Category Archives: South Korea

#249 The Host

(2006, Bong Joon-ho)
괴물

It is lurking behind you

I seem to have a good relationship with Korean cinema. So far I’ve enjoyed 100% of the movies that I’ve seen that came out of South Korea. Admittedly, that’s been exactly two movies so far, but that’s still a good track record. Will The Host keep up this record or will it break that streak?

Thankfully unrelated to the Stephanie Meyer novel of the same name, The Host starts with an American scientist dumping formaldehyde into the Han River. Six years later, a sleepy and somewhat slow-witted man named Park Gang-du (Song Kang-ho) is working on his father’s snack bar when a strange creature emerges from the river and causes chaos. His daughter, Hyun-seo (Go Ah-Sung), is captured by the creature, leading everyone to believe her to be dead.

However, Gang-du receives a phone call while under a quarantine ordered by the US Army, seemingly from Hyun-seo. He decides to break out of quarantine and find his daughter with the assistance of his father, Hee-Bong (Byun Hee-Bong), his medal-winning archer sister, Nam-joo (Bae Doona), and his alcoholic brother, Nam-il (Park Hae-il).

At its heart, The Host is a monster movie, putting an unsuspecting populace face to face with a terrible monster that terrorises their livelihood. But aside from that, it’s also a black comedy mixed in with political commentary. It’s also not quite as good as The Good, The Bad, The Weird or Oldboy.

But it’s a close one. There are issues with The Host, but many of them are fairly minor. I did have a bit of an issue with how early the monster is shown, something that seemed to take a great sense of mystery out of the movie. I like my movie monsters to be gradually revealed over time, but this one cropped up straight away and in broad daylight. It felt a little disappointing to see it so clearly so soon.

I also felt the anti-American political commentary was a little heavy-handed. Pretty much every action performed by an American within the plot was horrendously callous and destructive, and the movie seemed to go to great lengths to make the Westerners look absolutely awful across the board. There’s even an American doctor portrayed with cross-eyes just to make him look stupid. It does get a little tiring quite often.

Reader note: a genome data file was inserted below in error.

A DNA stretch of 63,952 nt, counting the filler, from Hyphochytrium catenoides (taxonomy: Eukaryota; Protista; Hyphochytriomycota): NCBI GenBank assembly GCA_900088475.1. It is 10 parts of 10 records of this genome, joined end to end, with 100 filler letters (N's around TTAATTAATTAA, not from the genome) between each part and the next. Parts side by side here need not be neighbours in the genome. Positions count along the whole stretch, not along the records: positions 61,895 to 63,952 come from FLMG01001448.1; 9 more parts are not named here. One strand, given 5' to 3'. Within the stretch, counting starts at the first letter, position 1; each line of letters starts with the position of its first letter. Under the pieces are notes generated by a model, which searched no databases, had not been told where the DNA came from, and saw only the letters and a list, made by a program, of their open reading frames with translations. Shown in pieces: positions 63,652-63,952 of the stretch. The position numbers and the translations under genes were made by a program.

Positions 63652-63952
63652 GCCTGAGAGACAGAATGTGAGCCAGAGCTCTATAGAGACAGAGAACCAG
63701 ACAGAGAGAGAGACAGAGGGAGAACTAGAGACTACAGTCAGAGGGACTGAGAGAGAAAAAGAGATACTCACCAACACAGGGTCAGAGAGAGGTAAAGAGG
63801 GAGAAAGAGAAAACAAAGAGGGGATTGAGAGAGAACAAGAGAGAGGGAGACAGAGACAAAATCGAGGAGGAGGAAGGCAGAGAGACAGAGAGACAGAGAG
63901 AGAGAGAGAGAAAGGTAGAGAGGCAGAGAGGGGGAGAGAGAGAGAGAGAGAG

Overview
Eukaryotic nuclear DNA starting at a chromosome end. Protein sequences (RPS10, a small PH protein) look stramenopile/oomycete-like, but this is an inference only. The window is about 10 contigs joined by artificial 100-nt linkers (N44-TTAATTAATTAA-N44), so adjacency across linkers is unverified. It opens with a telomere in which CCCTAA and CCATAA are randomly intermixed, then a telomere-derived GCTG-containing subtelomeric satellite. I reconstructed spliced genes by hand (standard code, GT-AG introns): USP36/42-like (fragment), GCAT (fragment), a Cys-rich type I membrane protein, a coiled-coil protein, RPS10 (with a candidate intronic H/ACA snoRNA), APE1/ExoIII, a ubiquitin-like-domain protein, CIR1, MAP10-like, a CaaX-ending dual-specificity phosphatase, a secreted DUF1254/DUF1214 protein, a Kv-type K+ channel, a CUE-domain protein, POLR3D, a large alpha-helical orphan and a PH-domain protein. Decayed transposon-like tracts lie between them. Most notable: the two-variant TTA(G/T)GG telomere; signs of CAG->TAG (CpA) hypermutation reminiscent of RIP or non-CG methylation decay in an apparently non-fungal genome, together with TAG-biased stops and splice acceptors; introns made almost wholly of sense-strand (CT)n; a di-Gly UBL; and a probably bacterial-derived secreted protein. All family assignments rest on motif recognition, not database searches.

The movie can also feel a little meandering at times, leaping from event to event as it tries to cram a bunch of ideas in. There were times when I felt a little bit lost and wanted the movie to pace itself a little better.

However, these issues failed to get in the way of making the movie highly entertaining. The movie is loaded with comedy throughout the whole thing, largely through the slow-witted protagonist, drunk brother and hesitant sister (who, it must be said, ultimately turns out to be a pretty badass archer). Just like other Korean movies I’ve reviewed on here, comedy turns up in unlikely places, and quite often you’ll find yourself bouncing between horrified and amused without warning.

The monster effects are also pretty phenomenal. The designers chose to keep the monster as close to a mutated fish creature as possible, and it actually feels like a plausible creature when it’s not doing crazy acrobatics. But even then, the acrobatics are exciting to watch, and pretty scary at times. It’s easy to forgive seeing the monster so much when it looks this good.

The Host also manages to be tense and exciting even despite the lack of mystery over the monster. It does this by cleverly matching up the mystery of what the creature actually does with the horrific actions of the Americans, with the release of an unpleasant chemical agent onto the populace being one of the more uncomfortable parts of the movie, in a good way.

All in all, The Host is flawed, but still manages to keep up a 100% approval rating for Korean cinema in my eyes, and that’s what really matters here.

Starring Song Kang-Ho, Byun Hee-Bong, Park Hae-il, Bae Doona & Go Ah-Sung
Written by Baek Chul-hyun & Bong Joon-Ho
Produced by Choi Yong-bae
Music by Lee Byung-Woo
Cinematography by Kim Hyung-Ku
Edited by Kim Sun-Min

Favourite Scene: Nam-joo making up for her earlier hesitance by shooting a flaming arrow right in the creature’s face? Yes!
Scene That Bugged Me: Did we really need the cross-eyed scientist?

Watch it if: You’re a fan of Korean cinema and/or monster movies
Avoid it if: You’re bored of anti-American messages

Advertisements

#119 The Good The Bad The Weird

좋은 놈, 나쁜 놈, 이상한 놈 (Joheun nom nabbeun nom isanghan nom)
(2008, Kim Ji-Woon)

“Even if a man has no country, he still has to have money”

Read the rest of this entry

#101 Oldboy

(2003, Chan-wook Park)

“How’s life in a bigger prison?”

Read the rest of this entry